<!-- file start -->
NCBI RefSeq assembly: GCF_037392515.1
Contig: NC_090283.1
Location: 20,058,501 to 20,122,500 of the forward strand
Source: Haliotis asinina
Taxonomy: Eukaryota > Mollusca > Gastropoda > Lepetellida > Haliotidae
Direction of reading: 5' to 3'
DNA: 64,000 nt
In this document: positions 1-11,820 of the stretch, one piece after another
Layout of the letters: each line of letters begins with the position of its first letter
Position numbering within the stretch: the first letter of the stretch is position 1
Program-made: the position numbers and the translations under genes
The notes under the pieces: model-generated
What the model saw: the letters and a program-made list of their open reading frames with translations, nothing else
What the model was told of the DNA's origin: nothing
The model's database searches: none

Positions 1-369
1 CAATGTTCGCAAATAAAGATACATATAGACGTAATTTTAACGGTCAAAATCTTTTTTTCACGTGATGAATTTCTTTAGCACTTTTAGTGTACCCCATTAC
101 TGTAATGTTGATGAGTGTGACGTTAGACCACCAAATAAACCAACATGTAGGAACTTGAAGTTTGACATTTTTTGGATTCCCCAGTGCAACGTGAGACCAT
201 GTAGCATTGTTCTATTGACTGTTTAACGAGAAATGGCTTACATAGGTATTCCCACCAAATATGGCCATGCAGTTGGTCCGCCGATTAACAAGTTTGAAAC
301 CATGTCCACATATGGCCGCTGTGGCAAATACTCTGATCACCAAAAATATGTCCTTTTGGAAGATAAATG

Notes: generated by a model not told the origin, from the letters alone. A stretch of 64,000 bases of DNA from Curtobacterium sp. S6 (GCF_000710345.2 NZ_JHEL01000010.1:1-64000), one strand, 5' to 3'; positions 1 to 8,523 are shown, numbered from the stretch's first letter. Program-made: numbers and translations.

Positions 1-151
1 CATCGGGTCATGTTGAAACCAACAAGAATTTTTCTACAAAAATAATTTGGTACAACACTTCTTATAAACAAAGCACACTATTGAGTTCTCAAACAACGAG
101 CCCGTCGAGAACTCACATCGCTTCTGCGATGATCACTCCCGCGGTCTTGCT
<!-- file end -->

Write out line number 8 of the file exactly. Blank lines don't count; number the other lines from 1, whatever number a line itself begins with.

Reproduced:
In this document: positions 1-11,820 of the stretch, one piece after another